This returns us to the problem with the notion of  ‘free choice’. If prop forwards are difficult to find and few players openly express a desire to play there, and yet the laws of the game state that a contested scrum is a key part of the game, players may find themselves being reluctantly cajoled into playing there out of a fear of letting their team down.

A few years ago, the Premiership team Clifton was deducted points and relegated for being unable to field a front row. When this is the outcome, it would be unsurprising that players find themselves pressurised to play in these positions. And this is hardly ‘free choice’ is it? Yes, one could take a Sartrean position and say that the player always has a choice (The French philosopher, Jean-Paul Sartre said that if a man held a gun to your head saying ‘Your money or your life’, you still had a free choice!) but we need to recognise that the pressures that players feel from being part of a team mean that they might acquiesce to things that they wouldn’t do if they didn’t feel these social pressures.

So what is the answer to this conundrum then? I would argue that the research conducted by the University of Bath has to be supported by a philosophical investigation into the values and aims of rugby. The results of a biomechanical analysis will offer no insight into what ought to be done. Even if it were concluded that the forces that players were subject to were great enough to cause injury, then it doesn’t provide any advice as to whether this means they should be removed. The inherent risks involved in many things doesn’t mean that they are banned (e.g. alcohol, cigarettes, horse riding, boxing…).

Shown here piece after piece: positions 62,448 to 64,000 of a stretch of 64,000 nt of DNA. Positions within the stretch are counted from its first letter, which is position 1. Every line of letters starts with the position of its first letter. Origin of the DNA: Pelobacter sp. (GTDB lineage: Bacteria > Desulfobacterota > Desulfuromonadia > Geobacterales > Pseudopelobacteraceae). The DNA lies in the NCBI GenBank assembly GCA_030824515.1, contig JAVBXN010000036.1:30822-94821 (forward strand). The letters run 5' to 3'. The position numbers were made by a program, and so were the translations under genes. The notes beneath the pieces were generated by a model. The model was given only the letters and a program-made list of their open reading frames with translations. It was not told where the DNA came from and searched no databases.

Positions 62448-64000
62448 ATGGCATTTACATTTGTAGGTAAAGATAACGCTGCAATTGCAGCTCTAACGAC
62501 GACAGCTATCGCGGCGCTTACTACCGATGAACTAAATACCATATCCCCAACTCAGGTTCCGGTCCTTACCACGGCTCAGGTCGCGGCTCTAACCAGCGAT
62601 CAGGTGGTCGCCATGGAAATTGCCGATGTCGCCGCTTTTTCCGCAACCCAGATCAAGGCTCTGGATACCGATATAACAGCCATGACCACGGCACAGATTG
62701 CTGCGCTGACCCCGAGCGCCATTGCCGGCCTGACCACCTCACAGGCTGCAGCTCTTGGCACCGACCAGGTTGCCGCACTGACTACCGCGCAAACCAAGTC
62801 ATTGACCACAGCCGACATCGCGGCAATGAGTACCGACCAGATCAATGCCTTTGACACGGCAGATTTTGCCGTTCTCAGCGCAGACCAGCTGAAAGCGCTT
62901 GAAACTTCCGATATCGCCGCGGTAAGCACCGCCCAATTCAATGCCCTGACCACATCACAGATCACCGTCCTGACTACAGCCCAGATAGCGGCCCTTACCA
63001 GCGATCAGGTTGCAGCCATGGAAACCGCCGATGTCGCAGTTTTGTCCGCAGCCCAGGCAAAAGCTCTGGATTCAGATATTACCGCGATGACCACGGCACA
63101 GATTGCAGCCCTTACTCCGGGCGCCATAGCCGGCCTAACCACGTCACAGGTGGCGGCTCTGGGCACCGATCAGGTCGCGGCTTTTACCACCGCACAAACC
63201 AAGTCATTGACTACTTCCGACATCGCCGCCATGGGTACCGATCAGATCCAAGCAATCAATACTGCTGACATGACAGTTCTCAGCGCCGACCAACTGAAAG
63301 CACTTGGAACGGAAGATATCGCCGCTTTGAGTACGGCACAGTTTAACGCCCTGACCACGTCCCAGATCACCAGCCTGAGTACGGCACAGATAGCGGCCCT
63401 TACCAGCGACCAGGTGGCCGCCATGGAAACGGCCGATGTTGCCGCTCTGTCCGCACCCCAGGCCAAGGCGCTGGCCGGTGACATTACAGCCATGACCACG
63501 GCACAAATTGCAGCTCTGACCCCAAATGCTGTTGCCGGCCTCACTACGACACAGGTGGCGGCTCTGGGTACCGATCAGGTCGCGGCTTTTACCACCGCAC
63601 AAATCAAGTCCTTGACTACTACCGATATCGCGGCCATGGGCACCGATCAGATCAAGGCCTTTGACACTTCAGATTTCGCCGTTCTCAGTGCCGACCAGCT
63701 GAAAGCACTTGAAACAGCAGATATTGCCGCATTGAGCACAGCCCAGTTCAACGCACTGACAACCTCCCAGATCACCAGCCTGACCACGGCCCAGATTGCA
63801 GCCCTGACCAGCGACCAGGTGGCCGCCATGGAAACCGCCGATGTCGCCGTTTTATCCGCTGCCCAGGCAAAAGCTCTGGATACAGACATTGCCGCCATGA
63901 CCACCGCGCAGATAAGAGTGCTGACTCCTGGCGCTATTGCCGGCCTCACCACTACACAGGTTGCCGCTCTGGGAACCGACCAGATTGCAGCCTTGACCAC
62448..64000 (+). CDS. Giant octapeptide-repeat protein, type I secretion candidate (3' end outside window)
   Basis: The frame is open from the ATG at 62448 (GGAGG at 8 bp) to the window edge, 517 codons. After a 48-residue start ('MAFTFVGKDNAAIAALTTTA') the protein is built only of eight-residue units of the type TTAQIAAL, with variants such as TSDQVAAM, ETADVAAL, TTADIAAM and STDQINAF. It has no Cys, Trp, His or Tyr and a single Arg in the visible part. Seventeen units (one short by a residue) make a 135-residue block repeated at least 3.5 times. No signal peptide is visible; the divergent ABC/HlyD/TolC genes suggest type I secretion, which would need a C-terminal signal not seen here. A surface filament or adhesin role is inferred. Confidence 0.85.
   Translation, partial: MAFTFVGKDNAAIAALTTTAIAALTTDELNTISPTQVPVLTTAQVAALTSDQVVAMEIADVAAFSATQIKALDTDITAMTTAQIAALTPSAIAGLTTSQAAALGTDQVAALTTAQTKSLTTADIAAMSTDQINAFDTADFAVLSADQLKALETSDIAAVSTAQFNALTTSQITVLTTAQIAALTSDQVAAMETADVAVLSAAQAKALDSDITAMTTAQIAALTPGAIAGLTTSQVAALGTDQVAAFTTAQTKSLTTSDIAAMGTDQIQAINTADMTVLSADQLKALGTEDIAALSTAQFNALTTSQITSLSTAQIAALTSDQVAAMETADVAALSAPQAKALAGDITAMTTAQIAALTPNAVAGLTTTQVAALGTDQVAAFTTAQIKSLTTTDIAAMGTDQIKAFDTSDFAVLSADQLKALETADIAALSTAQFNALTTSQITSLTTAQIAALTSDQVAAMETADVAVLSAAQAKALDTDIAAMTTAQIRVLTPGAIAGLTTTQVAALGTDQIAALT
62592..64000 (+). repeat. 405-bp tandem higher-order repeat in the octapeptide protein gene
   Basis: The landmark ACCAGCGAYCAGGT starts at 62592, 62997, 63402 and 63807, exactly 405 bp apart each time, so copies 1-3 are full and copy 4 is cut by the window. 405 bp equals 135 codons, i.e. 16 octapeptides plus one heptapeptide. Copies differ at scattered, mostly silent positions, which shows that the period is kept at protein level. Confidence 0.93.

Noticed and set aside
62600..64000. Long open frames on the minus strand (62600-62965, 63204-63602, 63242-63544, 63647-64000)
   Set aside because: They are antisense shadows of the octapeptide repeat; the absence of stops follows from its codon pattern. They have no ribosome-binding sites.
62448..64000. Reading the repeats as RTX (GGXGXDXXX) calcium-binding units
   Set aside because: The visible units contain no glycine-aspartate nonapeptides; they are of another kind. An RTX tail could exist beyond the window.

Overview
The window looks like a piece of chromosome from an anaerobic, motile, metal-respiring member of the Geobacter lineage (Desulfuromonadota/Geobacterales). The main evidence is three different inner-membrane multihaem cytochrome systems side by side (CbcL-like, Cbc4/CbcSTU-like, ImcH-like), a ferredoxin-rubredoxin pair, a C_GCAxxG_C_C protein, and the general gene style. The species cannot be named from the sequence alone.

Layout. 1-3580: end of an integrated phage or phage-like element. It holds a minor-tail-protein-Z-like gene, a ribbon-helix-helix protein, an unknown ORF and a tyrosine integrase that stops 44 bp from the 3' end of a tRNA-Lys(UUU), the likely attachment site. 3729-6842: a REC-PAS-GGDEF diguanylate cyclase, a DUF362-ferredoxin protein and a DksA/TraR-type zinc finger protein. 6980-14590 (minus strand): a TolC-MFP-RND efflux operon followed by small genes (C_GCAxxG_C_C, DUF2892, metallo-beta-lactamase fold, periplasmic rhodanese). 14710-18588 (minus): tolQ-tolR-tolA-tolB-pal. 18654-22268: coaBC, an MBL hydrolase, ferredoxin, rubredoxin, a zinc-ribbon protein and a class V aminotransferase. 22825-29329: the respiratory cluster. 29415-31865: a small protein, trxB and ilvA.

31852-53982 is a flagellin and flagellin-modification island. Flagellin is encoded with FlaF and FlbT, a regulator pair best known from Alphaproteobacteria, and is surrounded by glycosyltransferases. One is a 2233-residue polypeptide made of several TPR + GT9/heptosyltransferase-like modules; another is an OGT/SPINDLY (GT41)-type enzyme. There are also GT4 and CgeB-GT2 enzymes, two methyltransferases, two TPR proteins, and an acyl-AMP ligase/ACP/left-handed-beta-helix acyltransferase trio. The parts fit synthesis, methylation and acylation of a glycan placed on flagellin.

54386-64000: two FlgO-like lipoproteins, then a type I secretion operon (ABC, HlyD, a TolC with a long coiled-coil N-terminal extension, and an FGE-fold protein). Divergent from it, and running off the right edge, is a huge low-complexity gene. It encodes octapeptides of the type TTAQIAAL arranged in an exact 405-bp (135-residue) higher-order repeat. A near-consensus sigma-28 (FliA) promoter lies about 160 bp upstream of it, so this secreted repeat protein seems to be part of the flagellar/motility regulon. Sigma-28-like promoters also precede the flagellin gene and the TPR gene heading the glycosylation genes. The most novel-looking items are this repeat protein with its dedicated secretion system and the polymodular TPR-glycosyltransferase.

So the answer to this is to decide what it is that is fundamentally important to the game of rugby. What makes it a worthwhile and valuable sport and social activity? And do we wish to eliminate risk or manage it in other ways (e.g. better training for players, coaches and referees)? These are the questions that will really provide an answer to the place of the scrum in rugby.

N.B. There is a new book coming out in December on Ethical Issues in Sports Coaching, of which I have co-authored a chapter on Coaching Dangerous Sports.